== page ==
The question became "What will I write about?" Painful experiences especially stood out in my memory, as I felt a returning pang of regret over my failing weaving business, Certainly, I could write about the misfortune of losing a life-style I had come to cherish. I wondered, however, if I, as a reader, would care about someone else's hard luck experiences? Probably not, unless the story provided a way to resolve the problem(s) that plagued me, too.
Thinking about my weaving business, it occurred to me that other fiber artists must go through frustrations similar to mine when trying to sell their work. Where did they turn for help? Despite considerable searching, I found no reference books that answered these problems. Suddenly, I realized I was in an excellent position to help others by relating my own experiences.
At that point, a new enthusiasm took over and I reached for pen and paper. Words flooded out. Not only had writer's block disappeared, but the process was purging the lingering pain of my business failure from my psyche. Vain notions of becoming a published author had transformed into a burning desire to find the most practical answers to what others needed. Searching bookstores and the library, I read all I could find about craft business. By the time I added this new information to what I already knew from experience, I felt like an expert. I could have abandoned the writing project then and easily revitalized my business, but it felt important to first finish what I had begun. The result was a book of marketing solutions for weavers, fiber artists and other craftspeople wanting to be in business.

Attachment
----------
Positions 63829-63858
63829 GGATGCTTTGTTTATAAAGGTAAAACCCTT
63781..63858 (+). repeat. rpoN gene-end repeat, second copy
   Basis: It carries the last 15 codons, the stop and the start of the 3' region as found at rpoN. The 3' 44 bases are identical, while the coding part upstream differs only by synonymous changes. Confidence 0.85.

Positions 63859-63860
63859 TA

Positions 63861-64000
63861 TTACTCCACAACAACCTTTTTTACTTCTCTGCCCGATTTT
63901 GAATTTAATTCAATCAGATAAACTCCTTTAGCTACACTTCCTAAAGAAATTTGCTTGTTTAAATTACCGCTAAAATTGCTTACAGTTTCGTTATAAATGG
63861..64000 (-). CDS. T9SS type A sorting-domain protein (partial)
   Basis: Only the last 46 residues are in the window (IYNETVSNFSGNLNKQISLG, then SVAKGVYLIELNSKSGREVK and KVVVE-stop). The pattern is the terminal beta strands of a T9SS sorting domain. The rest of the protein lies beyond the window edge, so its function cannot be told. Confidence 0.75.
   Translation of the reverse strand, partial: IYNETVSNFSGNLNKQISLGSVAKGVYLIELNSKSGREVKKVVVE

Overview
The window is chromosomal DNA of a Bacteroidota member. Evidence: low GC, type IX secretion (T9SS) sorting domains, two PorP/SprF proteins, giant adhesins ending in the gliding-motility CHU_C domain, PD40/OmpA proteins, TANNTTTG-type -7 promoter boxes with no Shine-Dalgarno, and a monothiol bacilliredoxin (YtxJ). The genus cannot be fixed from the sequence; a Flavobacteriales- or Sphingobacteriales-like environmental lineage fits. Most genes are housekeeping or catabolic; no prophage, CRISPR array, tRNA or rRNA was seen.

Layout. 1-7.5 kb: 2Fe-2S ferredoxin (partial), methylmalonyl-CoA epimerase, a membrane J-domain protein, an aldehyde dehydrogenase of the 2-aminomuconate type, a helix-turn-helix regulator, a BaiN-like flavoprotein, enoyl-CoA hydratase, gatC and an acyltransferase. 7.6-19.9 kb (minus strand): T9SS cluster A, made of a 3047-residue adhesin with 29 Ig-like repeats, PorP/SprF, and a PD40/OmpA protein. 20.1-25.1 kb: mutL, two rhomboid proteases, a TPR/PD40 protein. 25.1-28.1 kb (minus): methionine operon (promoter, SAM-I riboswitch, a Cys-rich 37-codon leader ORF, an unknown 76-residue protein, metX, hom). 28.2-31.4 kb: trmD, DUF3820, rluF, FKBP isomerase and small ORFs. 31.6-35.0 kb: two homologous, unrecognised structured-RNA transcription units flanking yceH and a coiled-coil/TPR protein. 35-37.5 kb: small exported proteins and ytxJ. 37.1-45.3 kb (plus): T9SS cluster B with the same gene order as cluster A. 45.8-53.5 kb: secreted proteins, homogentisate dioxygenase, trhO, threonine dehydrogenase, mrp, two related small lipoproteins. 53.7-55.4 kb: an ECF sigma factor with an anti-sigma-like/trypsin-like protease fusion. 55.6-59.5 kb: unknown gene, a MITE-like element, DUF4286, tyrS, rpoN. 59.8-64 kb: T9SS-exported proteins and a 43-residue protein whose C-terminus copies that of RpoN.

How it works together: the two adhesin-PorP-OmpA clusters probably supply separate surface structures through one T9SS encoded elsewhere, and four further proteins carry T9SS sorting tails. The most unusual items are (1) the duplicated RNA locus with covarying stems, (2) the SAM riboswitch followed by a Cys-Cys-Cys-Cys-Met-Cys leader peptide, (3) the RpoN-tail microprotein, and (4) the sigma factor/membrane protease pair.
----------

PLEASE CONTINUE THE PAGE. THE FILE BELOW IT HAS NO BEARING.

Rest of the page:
Learning The Lesson
The book received excellent reviews and went on to sell out of two printings. However, the taste of my initial success left me open to more subtle attacks for vanity. After my book was published, a story in itself, a distributor found it very popular with his customers and began ordering boxes of books at a time. He often congratulated me, saying how well the book was selling. Meanwhile, he was getting later and later with his payments.
At first, I ignored the problem because he gave the book a place on the front of his catalog and displayed it at trade shows. Soon though, he owned me over $1,200 for books I had shipped on credit. When I finally realized that he was flattering me to forestall payments, I had to think of a way to get paid without losing the opportunity he provided for selling more books.
I was usually reluctant to discuss my business undertakings with friends who were not in my business. In my pride, I did not believe that someone without such experiences could grasp the situation. Ironically, it was the impulse to tell a musician friend about the distributor problem, that gave me insight needed to turn the condition around to my favor. When I explained the circumstances, my friend, who had a clearer perspective from not being involved, reminded me that despite the collection problem, I still held the advantage. The distributor needed more books and I was the only source.